Monday, November 15, 2010

Google Voice: Useful Tool While Abroad

This summer, I discovered Google Voice, which is turning out to be more beneficial than I'd first thought.  Here in Ukraine, I have figured out how to use Google Voice (sometimes in combination with my Skype account).

Originally, I used Google Voice in the US so that one of my friends could call a number (local for them) that would forward the calls to my cell phone.  I had set up two different numbers (with two different email accounts), and one of them was with a Maryland area code for my "experiment."

In the States, this is how Google Voice works, and there is a centralized voicemail for all your phones.

Friend --> GV number as intermediate number --> Your phone (cell, home, work, or all of them) rings

While in the US, I have a Verizon phone with a monthly contract.  This contract is put on hold while I am in Ukraine, so I don't pay for a phone I'm not using (so a two-year contract turns into three years).  I have used my home phone number as a contact while in Ukraine, but my mom is cancelling that number since we all have cell phones.

If I want to contact anyone in the US from Ukraine, I use Skype if they are a Skype user or if I am calling a 1-800 number.  Sometimes I use Skype to call phones (for the whole conversation or to have them call me on Skype), but this costs about 2 cents a minute, so I usually use it for calling internationally during the summer. 

Here is where Google Voice comes into play! If there is no answer on any of the phones, Google Voice records and transcribes your voice messages and notifies you by email (which can be VERY entertaining sometimes).  My family (or others I am trying to contact) can leave me voicemails, which worked out VERY well in the spring of 2011 while I scheduled services at churches. You can also send a free SMS to any US phone.  Now, I can use my Google Voice number as my "home" number so that those in America can contact me! It's long-distance for my family, but at least it's not an international phone call.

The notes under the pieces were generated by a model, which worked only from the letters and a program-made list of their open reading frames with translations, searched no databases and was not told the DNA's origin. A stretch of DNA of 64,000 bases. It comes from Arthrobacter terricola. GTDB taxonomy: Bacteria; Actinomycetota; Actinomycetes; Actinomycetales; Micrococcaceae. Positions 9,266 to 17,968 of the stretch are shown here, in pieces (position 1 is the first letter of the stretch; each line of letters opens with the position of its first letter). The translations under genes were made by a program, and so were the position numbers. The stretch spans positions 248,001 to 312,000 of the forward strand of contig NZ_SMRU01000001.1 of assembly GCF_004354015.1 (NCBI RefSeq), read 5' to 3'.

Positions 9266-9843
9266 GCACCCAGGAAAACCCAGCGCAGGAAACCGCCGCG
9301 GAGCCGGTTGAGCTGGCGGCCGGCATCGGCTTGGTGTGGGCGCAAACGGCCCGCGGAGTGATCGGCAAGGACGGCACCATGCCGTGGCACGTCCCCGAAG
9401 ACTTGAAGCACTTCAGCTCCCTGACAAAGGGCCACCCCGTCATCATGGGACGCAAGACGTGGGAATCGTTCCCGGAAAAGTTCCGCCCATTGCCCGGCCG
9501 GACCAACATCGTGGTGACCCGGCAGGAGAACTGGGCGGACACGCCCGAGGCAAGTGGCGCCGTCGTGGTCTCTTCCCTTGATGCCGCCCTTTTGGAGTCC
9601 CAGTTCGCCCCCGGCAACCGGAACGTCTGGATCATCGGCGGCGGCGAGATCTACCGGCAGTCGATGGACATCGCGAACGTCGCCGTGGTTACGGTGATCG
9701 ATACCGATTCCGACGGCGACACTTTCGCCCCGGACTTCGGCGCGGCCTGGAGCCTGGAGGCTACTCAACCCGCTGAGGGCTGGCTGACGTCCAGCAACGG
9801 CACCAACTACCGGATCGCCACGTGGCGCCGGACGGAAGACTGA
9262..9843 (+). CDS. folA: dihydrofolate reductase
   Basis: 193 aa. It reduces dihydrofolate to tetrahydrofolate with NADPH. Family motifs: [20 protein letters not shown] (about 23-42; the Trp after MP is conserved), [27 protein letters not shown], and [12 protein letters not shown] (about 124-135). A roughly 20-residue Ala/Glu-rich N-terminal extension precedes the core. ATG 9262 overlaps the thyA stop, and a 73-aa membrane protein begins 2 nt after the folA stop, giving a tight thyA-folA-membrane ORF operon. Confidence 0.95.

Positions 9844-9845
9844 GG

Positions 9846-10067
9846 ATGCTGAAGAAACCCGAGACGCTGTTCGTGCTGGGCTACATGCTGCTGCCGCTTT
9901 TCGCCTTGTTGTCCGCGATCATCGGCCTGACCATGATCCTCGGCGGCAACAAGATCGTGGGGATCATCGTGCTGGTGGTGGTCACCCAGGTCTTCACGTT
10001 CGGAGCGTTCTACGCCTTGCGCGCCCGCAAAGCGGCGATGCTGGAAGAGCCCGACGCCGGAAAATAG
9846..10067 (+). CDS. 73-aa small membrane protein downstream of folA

Unfortunately, Google Voice does not have local numbers for all areas, nor can it forward calls to international phones (that would be AMAZING, though).  For now, Google Voice is still rather practical and now I do not have to use my "Hotspot Shield" while in Ukraine.

When you're a missionary, you've got to be thrifty and inventive with what you have.

(updated September 2011)


  1. Jessica, I use MagicJack. It works wonderfully. For $19.99 a year (less if you buy 5 years at once), I have unlimited calls to the US and Canada, my own (US) phone number, and voicemail that is sent to my email as a MP3 attachment. The call quality is always excellent. (Much better than Skype!) I have a Pennsylvania phone number, but it's long distance for my parents, so they call me on their cell phone. Then, if they're home, I call them back on their home phone so they don't use their minutes. Communicating with home is much easier and cheaper than it was when I first came to Romania - when I had to stand in a phone booth and spend $1 a minute to call home!

  2. Thanks, Jonathan, for the info. My roommate last year had MagicJack, but I didn't know all its specifications. For now, given my present circumstances, especially my access to the Vonage phone, I'll use my conglomeration of phone-type services. However, this info is good to know for when my US cell phone contract ends, and whenever I move elsewhere in the world.